The survey included 98 (73.1%) households distributed throughout the village. The team interviewed 425 persons (61.1% of village population; male:female ratio = 0.82); mean age was 26.4 years (range: 1 month–87 years; interquartile range: 10–39 years). Among the 425 persons interviewed were 96 (22.6%) farmers, 89 (20.9%) students, 91 (21.4%) factory workers, and 73 (17.2%) persons who stayed at home; the remaining 76 persons were preschool-aged children, construction workers, vendors, or pig farmers.

Of the 425 persons interviewed, 312 (73.4%) reported that they had at least one of the three defining symptoms since the rains of February 14–15, 2012 (Table). Among those 312 persons, 173 (55.4%) took leave from school or work. One death during that period was identified retrospectively in a woman aged 33 years with no known underlying disease. The woman had fever and intense joint pain, developed neurologic signs, and died within 2 hours of hospital admission. No samples were available for testing. Her two children were symptomatic, CHIKV IgM-positive, and seronegative for dengue and JEV.

MAC-ELISA tests identified CHIKV IgM in 188 (44.2%) of the 425 persons. Of the six febrile persons, venous blood samples could be analyzed from four: two had positive PCR results for CHIKV, bringing the total that were laboratory confirmed to 190 (44.7%) CHIKV-positives (Table). One person with fever and joint pains was positive for DENV-4. PCR results found traces of Plasmodium spp. nucleic acid indicative of incubating or recent malaria in one afebrile person. Of the 190 CHIKV-positive persons identified, 10 (5.3%) reported having none of the three defining symptoms.

The onset of the epidemic was protracted. Among 140 persons with self-reported fever who recalled an onset date and who had positive results for CHIKV (IgM or PCR), most reported onset occurring approximately 3–5 weeks after a 2-day period of rain (Figure 1). The epidemic curve suggested that the CHIKV outbreak began 3 weeks after the rains, lasted about 3 weeks, and was on the verge of ending when this serosurvey was conducted on March 26, 2012.

Figure 1.

Onset of fever among village residents who recalled an onset date and had laboratory confirmed cases of chikungunya virus (CHIKV) infection* — Trapeang Roka, Cambodia, February and March 2012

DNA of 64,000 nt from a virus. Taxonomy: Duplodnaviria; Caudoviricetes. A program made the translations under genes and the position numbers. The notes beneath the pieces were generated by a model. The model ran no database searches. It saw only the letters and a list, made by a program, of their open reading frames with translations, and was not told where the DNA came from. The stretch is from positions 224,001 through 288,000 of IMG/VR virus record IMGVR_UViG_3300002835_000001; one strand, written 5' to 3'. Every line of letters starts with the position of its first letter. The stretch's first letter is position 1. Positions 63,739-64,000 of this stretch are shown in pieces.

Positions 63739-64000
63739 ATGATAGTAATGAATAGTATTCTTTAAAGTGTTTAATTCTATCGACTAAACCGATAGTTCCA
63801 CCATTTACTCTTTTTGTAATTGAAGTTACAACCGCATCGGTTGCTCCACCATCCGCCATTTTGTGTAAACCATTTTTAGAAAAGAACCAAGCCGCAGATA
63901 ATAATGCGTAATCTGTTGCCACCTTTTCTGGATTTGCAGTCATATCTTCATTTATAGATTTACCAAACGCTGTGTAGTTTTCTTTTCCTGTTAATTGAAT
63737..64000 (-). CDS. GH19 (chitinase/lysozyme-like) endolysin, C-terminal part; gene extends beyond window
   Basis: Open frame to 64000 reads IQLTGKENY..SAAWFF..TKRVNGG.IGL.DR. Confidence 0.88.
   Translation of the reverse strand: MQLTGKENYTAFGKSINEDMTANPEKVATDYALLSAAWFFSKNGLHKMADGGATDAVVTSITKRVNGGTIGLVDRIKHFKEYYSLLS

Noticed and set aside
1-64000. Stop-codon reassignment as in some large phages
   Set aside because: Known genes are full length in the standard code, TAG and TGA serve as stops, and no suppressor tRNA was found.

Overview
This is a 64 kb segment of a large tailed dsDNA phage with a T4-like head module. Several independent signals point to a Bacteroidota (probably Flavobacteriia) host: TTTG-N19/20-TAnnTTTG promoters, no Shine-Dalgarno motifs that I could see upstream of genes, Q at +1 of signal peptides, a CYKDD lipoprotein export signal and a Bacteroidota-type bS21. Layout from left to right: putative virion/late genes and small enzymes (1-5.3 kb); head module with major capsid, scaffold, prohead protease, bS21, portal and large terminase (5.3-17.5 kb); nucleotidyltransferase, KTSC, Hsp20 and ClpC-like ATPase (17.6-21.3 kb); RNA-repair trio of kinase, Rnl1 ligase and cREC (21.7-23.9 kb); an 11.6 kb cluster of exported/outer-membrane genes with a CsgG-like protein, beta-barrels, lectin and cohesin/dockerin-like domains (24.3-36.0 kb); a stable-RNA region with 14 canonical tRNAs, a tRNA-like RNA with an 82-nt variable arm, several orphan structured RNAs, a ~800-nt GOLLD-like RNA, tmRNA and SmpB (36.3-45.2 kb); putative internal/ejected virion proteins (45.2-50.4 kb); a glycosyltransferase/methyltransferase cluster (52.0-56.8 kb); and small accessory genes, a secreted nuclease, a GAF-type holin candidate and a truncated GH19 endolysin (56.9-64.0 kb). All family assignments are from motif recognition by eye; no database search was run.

* Among these 140 persons with self-reported fever who recalled an onset date and who had positive laboratory results for CHIKV, most reported onset occurring approximately 3–5 weeks after a 2-day period of rain.

Laboratory results were analyzed by age group (Figure 2). The analysis revealed a 40% IgM seroprevalence among persons aged ≤5 years; for persons aged 6–45 years, IgM seroprevalence was approximately 50%, declining sharply for each age group after that. Circulation of at least two other viruses was identified, including 11 cases of DENV, seven cases of JEV, and 15 cases of undistinguishable flaviviruses (among these, 10, four, and eight cases, respectively, occurred among CHIKV-positive cases).

Figure 2.

Prevalence of chikungunya immunoglobulin M (IgM) or polymerase chain reaction (PCR) positivity, by age group — Trapeang Roka, Cambodia, March 2012

During a small-scale entomologic assessment conducted during March 29–30, 2012, 123 mosquitoes were collected in Trapeang Roka and 651 mosquitoes were collected from a wider area, including two nearby villages that also reported cases, based on syndromic data. Aedes aegypti comprised 41.4% and 53% of mosquitoes collected in the two areas, respectively, and Culex species comprised 21.1% and 13.8%, respectively; the rest were Anopheles species, and no Aedes albopictus were identified.